DEA Search Warrants: What They Mean and How to Respond

Categories: Medicare Lawyer

search warrant

What Doctors and Pharmacists Need to Know about DEA Searches and Raids

We are five months into 2018. And nearly every day so far this year has seen the DEA execute at leastone search warrant against a doctor’s office, pain management clinic, or pharmacy.

With more days ahead of us than behind, it’s likely that we’ll see hundreds of additional raids on healthcare providers before the year is over.

If you work in the healthcare industry, you’ve probably already imagined the terrifying ordeal in your worst nightmares: the patient who turns out to be an addict or an informant; the opioid prescription you wrote in good faith but which later gets linked to a death or a crime; the busy month in the office when your recordkeeping wasn’t all that it should have been and now looks suspicious to the eyes of an agent, and so on.

Those concerns aren’t unjustified, nor are they wild fantasies. Any healthcare professional who is in the business of writing or filling opioid prescriptions should be actively preparing for DEA search warrants, which can arrive at any moment and bring your business to an abrupt and terrifying halt.

Worse still, if the investigations go too far (as they so often do), they can lead to serious civil and criminal penalties, including the loss of your DEA registration or your medical license, impossible fines, asset forfeiture, and even prison.

Even if you’ve never encountered the DEA, you should know what their agents are looking for, how DEA search warrants work, and how to respond should agents ever turn up at your office. We’ll explore those issues in this article.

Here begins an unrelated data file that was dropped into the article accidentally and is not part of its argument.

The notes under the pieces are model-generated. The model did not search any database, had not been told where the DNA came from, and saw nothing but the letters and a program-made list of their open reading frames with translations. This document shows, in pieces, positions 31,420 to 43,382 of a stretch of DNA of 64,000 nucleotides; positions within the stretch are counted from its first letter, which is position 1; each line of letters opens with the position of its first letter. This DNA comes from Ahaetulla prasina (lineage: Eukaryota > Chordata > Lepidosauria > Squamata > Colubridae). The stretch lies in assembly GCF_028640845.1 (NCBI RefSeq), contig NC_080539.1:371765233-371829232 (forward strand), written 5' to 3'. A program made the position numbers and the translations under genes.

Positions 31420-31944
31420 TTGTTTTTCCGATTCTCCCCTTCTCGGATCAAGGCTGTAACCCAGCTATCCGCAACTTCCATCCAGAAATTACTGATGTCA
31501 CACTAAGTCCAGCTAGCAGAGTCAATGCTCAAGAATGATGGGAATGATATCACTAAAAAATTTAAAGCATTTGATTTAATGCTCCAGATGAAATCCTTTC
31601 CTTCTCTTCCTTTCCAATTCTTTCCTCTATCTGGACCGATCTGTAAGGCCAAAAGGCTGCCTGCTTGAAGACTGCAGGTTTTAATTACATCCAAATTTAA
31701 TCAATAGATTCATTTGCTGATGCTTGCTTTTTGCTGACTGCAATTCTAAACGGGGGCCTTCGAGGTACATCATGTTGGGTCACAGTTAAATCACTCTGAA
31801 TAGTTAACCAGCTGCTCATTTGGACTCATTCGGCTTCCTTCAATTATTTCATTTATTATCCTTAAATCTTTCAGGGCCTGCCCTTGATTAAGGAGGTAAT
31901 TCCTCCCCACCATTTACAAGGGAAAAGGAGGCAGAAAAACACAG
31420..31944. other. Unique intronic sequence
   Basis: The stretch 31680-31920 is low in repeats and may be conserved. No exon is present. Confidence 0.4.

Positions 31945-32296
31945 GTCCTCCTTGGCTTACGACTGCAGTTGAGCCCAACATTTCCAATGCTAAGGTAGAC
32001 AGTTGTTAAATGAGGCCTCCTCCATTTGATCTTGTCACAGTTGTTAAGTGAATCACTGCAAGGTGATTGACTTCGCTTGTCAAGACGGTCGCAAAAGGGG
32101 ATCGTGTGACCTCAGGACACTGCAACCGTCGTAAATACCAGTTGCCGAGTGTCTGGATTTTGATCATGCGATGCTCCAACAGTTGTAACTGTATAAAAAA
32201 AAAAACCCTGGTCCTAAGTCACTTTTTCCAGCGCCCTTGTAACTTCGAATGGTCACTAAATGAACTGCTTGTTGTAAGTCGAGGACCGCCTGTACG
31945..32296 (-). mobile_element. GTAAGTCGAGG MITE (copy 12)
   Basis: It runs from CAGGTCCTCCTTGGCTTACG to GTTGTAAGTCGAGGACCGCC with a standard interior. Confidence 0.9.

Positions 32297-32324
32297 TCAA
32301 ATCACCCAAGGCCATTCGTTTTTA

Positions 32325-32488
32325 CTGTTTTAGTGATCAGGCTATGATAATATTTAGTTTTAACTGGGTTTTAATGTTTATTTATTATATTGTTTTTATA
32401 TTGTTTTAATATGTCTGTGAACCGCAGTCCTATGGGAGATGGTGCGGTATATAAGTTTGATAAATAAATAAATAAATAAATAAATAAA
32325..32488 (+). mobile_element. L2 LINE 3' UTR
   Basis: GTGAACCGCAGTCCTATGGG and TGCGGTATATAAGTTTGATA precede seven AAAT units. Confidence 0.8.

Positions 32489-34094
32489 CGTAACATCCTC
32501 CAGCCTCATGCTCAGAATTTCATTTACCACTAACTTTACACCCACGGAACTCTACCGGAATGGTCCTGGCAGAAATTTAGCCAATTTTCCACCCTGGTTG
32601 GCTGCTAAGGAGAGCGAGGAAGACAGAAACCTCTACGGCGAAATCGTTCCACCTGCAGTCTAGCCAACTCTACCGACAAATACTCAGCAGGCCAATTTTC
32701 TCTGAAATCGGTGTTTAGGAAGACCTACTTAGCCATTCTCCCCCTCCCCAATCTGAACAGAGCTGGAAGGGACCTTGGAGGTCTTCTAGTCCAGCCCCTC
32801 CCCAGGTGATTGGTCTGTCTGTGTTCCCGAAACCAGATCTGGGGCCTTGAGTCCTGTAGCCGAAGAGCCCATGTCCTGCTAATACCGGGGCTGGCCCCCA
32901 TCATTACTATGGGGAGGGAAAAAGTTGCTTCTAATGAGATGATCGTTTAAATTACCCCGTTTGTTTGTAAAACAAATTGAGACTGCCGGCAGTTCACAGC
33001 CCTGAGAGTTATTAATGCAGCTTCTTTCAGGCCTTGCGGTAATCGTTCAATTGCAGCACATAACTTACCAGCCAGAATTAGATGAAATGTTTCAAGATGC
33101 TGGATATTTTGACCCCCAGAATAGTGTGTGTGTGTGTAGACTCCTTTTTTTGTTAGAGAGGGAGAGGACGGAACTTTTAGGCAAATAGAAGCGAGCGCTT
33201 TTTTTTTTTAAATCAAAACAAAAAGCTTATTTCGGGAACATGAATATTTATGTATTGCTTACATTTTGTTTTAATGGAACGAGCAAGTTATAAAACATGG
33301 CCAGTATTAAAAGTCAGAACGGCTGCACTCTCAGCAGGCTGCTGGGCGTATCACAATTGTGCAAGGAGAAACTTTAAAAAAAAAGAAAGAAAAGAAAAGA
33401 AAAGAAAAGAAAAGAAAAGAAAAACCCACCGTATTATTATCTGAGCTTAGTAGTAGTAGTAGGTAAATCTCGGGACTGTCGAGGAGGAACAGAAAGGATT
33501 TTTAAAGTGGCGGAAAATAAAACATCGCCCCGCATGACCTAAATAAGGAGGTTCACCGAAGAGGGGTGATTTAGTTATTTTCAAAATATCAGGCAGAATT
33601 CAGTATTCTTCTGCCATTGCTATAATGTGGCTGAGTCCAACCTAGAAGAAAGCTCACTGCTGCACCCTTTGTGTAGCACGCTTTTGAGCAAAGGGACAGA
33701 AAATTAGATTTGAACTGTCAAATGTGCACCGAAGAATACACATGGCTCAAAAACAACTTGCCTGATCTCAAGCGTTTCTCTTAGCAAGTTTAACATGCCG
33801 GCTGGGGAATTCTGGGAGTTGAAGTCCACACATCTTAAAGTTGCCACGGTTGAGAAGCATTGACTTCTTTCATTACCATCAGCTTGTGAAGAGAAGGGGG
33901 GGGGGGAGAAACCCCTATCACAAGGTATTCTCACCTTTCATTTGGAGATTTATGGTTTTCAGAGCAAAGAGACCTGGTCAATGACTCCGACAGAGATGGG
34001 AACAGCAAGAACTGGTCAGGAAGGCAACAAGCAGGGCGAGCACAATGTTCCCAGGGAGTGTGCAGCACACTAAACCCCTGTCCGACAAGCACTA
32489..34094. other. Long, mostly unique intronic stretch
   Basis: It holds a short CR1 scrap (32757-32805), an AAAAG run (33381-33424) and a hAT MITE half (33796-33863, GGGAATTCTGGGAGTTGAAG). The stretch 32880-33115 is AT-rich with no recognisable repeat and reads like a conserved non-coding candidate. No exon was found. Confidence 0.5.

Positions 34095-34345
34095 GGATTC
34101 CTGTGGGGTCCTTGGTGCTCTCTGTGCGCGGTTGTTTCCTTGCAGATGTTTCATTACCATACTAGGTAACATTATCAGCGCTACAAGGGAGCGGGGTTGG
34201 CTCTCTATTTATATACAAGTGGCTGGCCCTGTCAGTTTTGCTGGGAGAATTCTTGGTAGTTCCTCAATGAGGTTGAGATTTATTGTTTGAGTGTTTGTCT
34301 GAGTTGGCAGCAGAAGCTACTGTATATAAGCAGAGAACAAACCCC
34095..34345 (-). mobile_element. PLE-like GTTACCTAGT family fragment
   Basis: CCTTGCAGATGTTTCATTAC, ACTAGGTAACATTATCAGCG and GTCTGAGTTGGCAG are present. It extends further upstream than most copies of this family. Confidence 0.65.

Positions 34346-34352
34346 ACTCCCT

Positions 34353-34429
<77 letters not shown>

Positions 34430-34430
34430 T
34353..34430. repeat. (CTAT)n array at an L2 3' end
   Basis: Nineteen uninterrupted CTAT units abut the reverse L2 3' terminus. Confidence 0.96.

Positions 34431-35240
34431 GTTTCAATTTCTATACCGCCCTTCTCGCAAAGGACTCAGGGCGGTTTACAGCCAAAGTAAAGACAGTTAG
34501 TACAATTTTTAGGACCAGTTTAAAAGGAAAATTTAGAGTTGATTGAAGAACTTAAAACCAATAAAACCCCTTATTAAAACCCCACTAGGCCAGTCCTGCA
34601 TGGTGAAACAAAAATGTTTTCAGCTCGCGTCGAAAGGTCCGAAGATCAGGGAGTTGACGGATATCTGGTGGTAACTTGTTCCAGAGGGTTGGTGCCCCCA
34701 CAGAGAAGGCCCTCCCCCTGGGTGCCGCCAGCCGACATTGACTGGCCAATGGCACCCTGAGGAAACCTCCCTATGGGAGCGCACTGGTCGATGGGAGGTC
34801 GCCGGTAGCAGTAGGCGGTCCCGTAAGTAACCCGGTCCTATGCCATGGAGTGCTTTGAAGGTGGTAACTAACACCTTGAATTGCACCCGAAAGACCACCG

If you have already come under investigation, been targeted in a warrant or raid, or accused of drug diversion or any other drug-related crime, you should contact an experienced physician defense attorney at Oberheiden, P.C. immediately.

What Is the DEA Looking for When It Gets a Search Warrant?

From a distance, a legitimate opioid description looks a lot like an unlawful one. To distinguish them, the DEA and other federal agencies look for “red flags” of drug trafficking, drug diversion, or other improper prescription behaviors within medical clinics.

These red flags include:

  • Taking on many new patients (or treating a high number of patients overall)
  • Not asking for new patients’ medical records or medical histories
  • Failure to take a patient’s vital signs during an examination
  • Increasing a patient’s opioid dosage without scheduling new exams or documenting a change in condition
  • Prescriptions being handed to patients in waiting rooms rather than exam rooms
  • Patients getting prescriptions or medication without having recently seen a physician
  • Writing prescriptions despite not being registered with the DEA (or without a valid medical license)
  • Having patients who travel long distances or across borders to your office
  • Having a large number of patients who pay with cash

The DEA may have already observed some of these “red flags” prior to the raid on your office. Indeed, red flag evidence might be the very basis for the agency’s probable cause argument.